Two short years after its initial cancelation by Fox, American Idol is set to make its return to television on ABC. The reality singing competition was once a ratings giant for Fox when it premiered in the summer of 2002, hooking just under 10 million viewers. Audiences at home eagerly tuned in to see Simon, Paula and Randy judge, and in some cases, roast, contestants for their singing capabilities (or lack thereof). Now, viewers tuning into the newest reboot of the franchise can expect something a little different.
American Idol showrunner Trish Kinane said the show will no longer be exploiting the beloved "bad auditions." "It doesn't feel comfortable to put borderline unstable people up on stage and laugh at them," Kinane told the Hollywood Reporter. Exploiting "borderline unstable" people is one thing, but to nix the very foundation of what made Idol entertaining? It looks like the reality show is attempting to re-brand as a more serious singing competition, much like its own ratings rival NBC's The Voice.
Ryan Seacrest, who will be returning as host, said, "What was important to me [about the reboot] was that there were going to be stars on the show that were going to come on to collaborate and take this seriously and give the franchise what it deserves." The show's newest big-name judge, Katy Perry, also wanted to stress how committed she was to developing new talent. "Literally, we are wasting our time if we are not finding another star," said Perry. "I take it very seriously, sometimes to my detriment." Perry will join Luke Bryan and Lionel Richie as the new judging panel of American Idol.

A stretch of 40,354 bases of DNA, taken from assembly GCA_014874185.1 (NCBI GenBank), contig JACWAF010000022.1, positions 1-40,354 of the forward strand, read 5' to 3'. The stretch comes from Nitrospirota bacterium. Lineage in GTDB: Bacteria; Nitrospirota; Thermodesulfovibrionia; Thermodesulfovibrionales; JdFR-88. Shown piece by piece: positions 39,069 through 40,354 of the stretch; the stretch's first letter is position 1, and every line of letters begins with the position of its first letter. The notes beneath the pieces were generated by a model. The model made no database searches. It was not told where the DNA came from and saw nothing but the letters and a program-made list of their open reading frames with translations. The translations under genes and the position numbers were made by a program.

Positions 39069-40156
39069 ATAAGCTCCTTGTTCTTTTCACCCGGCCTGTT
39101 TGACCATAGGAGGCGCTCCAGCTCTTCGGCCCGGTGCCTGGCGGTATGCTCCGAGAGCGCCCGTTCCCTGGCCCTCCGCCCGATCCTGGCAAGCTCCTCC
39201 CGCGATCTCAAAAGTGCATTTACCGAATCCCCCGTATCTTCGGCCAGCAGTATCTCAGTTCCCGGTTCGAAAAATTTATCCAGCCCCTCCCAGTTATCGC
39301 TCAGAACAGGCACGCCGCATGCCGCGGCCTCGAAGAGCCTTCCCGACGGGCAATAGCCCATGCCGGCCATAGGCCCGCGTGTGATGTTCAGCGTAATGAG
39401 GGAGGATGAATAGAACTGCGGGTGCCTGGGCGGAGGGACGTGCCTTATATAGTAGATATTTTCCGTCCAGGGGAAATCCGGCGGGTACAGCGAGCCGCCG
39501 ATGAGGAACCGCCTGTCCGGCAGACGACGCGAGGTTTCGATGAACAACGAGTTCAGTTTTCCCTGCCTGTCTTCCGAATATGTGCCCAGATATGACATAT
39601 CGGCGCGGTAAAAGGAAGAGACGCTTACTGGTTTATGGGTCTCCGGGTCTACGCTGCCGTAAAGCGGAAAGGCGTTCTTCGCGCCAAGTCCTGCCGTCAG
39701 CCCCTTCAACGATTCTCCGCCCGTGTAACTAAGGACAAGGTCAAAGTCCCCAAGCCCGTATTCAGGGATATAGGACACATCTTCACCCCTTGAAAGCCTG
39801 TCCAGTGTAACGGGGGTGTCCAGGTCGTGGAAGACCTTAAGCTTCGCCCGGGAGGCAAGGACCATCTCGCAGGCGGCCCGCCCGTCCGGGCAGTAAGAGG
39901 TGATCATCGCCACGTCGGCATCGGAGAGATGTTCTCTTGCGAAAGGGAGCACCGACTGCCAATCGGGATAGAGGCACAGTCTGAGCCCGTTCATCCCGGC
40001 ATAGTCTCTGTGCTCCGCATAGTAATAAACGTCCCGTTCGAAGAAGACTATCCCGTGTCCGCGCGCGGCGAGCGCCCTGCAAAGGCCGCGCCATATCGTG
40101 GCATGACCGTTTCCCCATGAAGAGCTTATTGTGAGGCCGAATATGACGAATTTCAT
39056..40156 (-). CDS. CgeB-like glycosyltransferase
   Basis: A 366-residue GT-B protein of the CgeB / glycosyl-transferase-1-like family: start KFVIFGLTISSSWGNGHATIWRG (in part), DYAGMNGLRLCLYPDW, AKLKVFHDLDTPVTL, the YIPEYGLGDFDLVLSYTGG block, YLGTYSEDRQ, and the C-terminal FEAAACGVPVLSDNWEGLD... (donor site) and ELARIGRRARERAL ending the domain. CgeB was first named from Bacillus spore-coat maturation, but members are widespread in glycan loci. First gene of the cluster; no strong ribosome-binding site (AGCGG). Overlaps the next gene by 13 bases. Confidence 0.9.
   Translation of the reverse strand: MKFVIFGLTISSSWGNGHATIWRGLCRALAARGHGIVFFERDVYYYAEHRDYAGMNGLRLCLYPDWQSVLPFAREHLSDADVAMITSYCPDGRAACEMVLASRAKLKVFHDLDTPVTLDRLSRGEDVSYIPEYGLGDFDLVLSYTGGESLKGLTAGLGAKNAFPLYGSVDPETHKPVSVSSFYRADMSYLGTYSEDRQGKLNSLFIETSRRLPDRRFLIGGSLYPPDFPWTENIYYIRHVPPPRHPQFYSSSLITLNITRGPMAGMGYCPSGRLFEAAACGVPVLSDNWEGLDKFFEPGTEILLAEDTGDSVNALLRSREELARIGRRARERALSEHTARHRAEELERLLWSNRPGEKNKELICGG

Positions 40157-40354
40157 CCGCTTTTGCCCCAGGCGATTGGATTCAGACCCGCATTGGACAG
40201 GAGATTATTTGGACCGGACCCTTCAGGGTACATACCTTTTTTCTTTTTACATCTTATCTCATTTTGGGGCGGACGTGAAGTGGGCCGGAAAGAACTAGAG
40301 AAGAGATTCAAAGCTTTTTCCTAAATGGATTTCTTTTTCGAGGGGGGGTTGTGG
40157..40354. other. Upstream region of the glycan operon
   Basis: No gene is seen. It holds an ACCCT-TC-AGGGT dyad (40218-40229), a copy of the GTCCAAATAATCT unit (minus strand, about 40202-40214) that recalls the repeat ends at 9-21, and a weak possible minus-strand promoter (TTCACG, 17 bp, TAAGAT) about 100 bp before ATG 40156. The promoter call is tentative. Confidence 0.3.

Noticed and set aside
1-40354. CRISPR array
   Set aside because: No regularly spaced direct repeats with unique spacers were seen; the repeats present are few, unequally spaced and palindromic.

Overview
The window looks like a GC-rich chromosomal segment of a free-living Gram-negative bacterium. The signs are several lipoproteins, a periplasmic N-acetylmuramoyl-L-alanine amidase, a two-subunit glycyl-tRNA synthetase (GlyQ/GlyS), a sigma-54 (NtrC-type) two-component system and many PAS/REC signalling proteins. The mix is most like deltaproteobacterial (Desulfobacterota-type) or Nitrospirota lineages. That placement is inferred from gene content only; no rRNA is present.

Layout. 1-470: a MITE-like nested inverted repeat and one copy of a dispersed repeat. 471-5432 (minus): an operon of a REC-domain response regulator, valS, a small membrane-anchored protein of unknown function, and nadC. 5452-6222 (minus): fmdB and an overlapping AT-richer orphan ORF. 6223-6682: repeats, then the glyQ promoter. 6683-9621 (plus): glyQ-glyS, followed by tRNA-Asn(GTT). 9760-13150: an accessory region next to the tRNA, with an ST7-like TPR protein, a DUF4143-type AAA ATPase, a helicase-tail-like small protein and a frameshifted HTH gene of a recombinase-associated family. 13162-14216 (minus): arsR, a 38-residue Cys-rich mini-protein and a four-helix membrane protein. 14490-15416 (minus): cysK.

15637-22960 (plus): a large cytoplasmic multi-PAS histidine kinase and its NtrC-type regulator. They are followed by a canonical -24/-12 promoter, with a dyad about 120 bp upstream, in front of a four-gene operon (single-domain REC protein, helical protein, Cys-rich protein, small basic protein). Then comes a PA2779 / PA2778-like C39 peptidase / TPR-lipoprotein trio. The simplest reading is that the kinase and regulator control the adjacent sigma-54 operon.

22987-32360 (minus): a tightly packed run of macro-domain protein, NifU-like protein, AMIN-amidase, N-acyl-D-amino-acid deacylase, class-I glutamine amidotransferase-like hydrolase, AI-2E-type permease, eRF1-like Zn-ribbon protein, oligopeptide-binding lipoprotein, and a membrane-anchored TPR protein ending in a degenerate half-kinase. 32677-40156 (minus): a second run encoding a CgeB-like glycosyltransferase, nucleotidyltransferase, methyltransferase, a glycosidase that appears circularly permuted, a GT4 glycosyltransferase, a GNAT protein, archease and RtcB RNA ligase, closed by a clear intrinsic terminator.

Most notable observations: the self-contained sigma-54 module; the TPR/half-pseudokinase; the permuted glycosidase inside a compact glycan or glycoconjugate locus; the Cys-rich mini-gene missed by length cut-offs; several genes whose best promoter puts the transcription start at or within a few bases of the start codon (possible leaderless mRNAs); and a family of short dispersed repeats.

Lucky for fans, Kinane said there'll still be room for some comical moments and offbeat contestants. "We want the humor, but we don't want the exploitation," she said. That's all well and good, but I'm left thinking about where all the William Hungs of the world be if not for that original American Idol format??